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Caring for a Blind Dog

Speaking from experience, to first hear that your best friend will soon be totally blind is a bit of a jolt and causes an immense feeling of sadness.  A million questions come to mind.  Will her personality change?  Will she still enjoy her life?  Will she still be happy?

Now that I reflect back on my first conversation with the vet, I find that my concern was almost certainly unnecessary and even more interesting is the realisation that both the vet and I were actually well behind the eight ball on this news.  Lucy, my golden cocker spaniel, had been coping with her loss of sight and still enjoying her life for months without me even knowing it.  There was really no need for me to worry.

Vision loss may be caused from severe corneal disease, cataracts, retinal disorders, glaucoma, nerve damage or injury and is not always related to issues associated with age.

Acute (sudden) blindness may be difficult to pinpoint because dogs are blessed with exceptional hearing and smell which are, to a great extent, able to compensate for loss of vision.  Dogs that lose their vision slowly will memorize their surroundings and it’s often only once their environment changes and they start to bump into things that their owner realises that something is wrong.

Dogs that are losing their sight or are totally blind will occasionally appear clumsy and trip over objects. They may sleep more and perhaps not play the same games as they did.  They may even appear inattentive, no longer following you everywhere.  They may look a little fearful or become easily startled or, as for Lucy, occasionally get themselves lost if they lose their bearings around the home.

Lucy has always been my shadow.  She came to work with me for many years and where I went, she would follow.  And, I have to admit, that if she wasn’t right behind me I would soon go looking for her to make her tag along. For me, life is never as good without my shadow.

So, when the vet told me a few years ago that she had problems with her retina and was already partially blind and would soon be totally blind, I was stunned and saddened.  She was so important to me and the thought of her not being happy and not enjoying her life was heart breaking.  I was, for the first time in my life, lost for words.

At the time, the vet explained that blindness in dogs is not uncommon and that most that are affected by blindness continue to lead contented and enjoyable lives because their other senses simply take over.  They will settle into new routines and in most cases, any difference in them is not even obvious.  Of course, I didn’t believe him!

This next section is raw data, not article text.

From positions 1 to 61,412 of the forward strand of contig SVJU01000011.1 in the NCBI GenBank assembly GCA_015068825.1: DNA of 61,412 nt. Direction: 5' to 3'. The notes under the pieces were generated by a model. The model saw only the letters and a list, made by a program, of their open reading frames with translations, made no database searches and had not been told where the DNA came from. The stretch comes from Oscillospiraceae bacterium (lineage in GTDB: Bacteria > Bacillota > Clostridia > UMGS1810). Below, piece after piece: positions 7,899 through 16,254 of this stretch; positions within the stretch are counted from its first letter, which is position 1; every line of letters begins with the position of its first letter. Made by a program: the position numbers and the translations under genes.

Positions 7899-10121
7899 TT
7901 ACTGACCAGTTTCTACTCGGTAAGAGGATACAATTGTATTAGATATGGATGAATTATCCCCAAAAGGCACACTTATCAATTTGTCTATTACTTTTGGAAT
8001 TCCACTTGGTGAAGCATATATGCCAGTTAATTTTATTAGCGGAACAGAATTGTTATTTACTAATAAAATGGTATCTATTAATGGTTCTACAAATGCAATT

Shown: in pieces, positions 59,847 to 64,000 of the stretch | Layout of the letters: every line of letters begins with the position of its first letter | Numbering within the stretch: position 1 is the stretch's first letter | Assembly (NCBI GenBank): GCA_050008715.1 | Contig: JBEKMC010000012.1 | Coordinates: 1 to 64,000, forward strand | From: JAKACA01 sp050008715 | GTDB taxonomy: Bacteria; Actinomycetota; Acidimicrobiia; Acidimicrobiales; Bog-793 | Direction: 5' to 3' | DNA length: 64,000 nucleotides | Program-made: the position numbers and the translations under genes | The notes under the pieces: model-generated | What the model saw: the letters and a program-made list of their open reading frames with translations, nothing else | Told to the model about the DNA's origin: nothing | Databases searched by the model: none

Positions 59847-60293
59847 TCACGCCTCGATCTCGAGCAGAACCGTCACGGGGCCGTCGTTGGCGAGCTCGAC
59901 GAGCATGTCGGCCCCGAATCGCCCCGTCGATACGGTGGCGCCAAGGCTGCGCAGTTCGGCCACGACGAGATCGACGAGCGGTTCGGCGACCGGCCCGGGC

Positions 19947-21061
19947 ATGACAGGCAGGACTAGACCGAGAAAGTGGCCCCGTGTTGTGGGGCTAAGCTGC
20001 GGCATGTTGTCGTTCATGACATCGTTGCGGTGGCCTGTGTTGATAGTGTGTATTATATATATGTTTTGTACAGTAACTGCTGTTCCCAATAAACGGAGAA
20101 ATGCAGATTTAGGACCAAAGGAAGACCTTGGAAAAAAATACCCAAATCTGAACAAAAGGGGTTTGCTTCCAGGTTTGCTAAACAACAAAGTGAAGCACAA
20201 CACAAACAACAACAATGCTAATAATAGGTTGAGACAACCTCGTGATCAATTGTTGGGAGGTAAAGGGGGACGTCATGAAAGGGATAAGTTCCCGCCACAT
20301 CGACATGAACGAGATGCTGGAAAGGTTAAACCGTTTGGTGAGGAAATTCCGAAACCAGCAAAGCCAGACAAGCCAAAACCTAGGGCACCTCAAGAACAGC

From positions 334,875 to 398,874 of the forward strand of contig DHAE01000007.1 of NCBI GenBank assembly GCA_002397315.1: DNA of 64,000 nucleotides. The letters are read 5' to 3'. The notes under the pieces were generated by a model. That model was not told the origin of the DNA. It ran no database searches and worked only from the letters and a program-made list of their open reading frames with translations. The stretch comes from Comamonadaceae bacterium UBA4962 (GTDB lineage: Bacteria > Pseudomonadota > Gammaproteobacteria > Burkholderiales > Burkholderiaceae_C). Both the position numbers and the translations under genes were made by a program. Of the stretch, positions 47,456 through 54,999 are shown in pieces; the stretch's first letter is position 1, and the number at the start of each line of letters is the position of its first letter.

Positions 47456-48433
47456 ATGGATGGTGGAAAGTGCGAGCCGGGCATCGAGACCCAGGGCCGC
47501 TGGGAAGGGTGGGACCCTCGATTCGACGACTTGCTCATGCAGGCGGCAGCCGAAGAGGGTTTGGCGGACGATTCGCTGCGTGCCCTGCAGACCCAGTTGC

As soon as I got home, I got on to the internet to find out everything that I could about how to help my little girl. There were some terrific tips which I tried and some worked and some didn’t but now, three years later, I realise that I shouldn’t have worried so much.  Lucy had everything under control and she, in fact, taught me how to get on with life as if nothing had happened.  I had to admit it but I was the old dog that learnt new tricks.

Routines are important for all dogs but for blind dogs, they are essential.

Routines allow dogs to feel confident that although their eyesight is gone, nothing has really changed. Many dog owners aren’t fully aware of all of the routines and habits that are in place, but for me, these became very apparent and very useful.

Keeping a blind dog’s food and water bowls in the same spot and feeding them at the same time as always is essential to their peace of mind.  We keep extra water bowls throughout our home and garden just in case Lucy gets lost around the house while we were out or at night time.  And when I feed Lucy, I talk (and often sing really badly) to her as I carry her bowl to where she is fed. This gets her excited about her dinner and she knows where to head to before I even get there.  Even the cat follows along now which is fun to see.

A “safe spot” gives a blind dog a place to relax and feel safe knowing that they won’t be in the way or tripped over whilst still being close to the family.

When I watch Lucy, she seems to have a few “safe spots”.  It reminds me of when we played Tag as kids and always had a pole or tree that was “baleeze” – the spot where no one could tag us.  Lucy’s bed is her favourite safe spot. I move the bed in to the same spot in the lounge room in the morning and next to my bed in the evening and she always follows, carrying her fluffy toy which she places on to her bed to keep safe.  She obviously knows that no one trips over her when she is on her safe spot but she is still close enough to us to be part of the family.

I have always had a routine with Lucy where I would “hide” a trail of treats around the house when I was leaving. I always thought it turned a negative time for her in to a fun time plus kept her busy for a few minutes while I got out the gate. This routine has become even more useful now that she can’t actually see me leave the house and this is my signal that I am leaving but will be back soon. I imagine that it could cause a dog to fret if they suddenly found themselves in the dark and alone, not knowing whether their owner is coming back.   Signals like this help to settle any fears they might have.  The only change that I have made to my routine with Lucy is that I have switched to treats that are a bit smellier so that she can find them more easily.